Hope this helps.
     
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  8. JindleBrey
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    JindleBrey Member

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    Start the suspense with one of the brothers saying something like "Do you smell that?". That should instantly get the reader's attention. Then build it up to them being surrounded by fire. Maybe get the smoke to obscure their vision, causing them to split up and become lost. It's up to you. What would you find gripping?
     
  9. EdFromNY
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    EdFromNY Hope to improve with age Supporter Contributor

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    "Listen...do you smell something?"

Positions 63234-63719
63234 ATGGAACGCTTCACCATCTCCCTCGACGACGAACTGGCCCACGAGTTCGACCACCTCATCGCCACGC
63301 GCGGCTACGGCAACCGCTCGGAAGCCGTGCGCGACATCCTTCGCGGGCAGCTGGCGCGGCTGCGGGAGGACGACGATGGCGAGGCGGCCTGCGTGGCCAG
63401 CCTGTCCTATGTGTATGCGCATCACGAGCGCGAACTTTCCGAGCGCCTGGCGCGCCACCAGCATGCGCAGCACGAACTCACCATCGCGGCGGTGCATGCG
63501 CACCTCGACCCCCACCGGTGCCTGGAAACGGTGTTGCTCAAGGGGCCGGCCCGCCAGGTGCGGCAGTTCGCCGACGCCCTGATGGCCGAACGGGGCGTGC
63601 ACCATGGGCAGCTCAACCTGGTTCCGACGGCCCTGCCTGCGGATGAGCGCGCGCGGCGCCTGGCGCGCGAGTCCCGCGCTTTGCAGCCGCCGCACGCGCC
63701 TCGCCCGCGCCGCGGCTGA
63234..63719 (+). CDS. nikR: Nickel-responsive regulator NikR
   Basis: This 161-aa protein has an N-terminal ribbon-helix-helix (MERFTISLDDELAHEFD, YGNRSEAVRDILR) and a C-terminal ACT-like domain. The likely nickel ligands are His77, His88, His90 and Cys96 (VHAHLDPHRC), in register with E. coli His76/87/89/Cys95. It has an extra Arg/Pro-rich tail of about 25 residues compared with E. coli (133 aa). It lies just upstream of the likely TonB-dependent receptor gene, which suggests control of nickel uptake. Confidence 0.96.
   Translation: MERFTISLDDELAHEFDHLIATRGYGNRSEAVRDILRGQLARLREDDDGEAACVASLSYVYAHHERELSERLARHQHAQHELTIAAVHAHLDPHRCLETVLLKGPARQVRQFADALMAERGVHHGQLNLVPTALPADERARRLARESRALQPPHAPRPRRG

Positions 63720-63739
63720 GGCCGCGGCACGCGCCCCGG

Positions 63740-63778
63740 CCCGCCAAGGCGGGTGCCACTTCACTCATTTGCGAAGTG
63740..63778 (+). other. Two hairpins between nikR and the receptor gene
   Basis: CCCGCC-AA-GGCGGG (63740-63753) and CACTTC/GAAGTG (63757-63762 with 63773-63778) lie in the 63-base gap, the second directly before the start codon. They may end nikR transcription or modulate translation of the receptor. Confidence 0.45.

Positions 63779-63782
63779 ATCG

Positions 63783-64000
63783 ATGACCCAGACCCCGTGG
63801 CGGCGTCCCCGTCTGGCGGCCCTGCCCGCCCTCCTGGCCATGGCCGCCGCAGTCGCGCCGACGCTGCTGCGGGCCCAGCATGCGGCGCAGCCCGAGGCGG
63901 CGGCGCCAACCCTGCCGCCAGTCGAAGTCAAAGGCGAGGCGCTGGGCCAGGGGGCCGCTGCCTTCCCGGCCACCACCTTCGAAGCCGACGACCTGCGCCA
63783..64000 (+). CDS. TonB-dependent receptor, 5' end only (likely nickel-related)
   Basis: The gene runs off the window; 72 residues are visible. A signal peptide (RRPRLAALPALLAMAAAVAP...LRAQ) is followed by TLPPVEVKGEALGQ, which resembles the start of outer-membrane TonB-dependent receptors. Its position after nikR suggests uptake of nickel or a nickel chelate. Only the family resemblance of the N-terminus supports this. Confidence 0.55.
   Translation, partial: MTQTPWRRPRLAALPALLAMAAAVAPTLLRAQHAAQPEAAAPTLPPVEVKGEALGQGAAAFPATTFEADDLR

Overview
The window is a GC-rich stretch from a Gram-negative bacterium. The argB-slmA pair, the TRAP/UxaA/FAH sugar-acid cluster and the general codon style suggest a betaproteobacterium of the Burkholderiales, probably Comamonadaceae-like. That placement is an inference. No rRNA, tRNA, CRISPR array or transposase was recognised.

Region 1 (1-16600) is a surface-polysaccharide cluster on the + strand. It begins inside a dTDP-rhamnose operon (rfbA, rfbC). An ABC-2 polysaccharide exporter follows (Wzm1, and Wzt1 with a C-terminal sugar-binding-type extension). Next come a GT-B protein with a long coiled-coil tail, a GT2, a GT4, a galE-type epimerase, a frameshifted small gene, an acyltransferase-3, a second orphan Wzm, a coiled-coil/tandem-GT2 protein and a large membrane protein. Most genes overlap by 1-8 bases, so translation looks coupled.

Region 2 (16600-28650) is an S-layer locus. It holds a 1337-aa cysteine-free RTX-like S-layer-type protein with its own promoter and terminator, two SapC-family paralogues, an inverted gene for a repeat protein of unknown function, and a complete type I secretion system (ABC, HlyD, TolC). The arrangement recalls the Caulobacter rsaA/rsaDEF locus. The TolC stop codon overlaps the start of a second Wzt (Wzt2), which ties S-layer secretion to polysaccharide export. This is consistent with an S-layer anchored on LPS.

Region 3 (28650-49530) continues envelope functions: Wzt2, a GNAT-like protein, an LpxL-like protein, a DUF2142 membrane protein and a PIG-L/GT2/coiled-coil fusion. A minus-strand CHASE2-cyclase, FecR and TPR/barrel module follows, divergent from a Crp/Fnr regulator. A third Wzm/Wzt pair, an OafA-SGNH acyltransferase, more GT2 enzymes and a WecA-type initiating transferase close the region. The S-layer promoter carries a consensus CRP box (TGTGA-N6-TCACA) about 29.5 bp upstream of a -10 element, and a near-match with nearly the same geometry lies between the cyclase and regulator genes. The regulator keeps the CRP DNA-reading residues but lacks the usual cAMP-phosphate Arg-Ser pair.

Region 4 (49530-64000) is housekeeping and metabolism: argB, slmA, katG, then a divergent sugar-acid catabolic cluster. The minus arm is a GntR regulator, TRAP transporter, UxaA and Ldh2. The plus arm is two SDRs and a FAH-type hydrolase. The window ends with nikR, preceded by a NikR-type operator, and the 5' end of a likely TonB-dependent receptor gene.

Sorry, couldn't resist.
     
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  10. erebh
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    erebh Contributing Member Contributor

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    I would agree it's too much like a commentary and leaves nothing to my imagination. Suspense is what you can't see like the Blair Witch Project - the only film ever to scare the crap out of me because we never saw whatever was out there. Here you go into every detail so there is nothing left to suspend me.

    I would use short sharp sentences and alter the rhythm - slow slow quick quick slow, and also dialogue, and let the reader know how the characters feel, their fears, their hopes.
    I would suggest you fullfill the criteria for being critiqued and post an excerpt.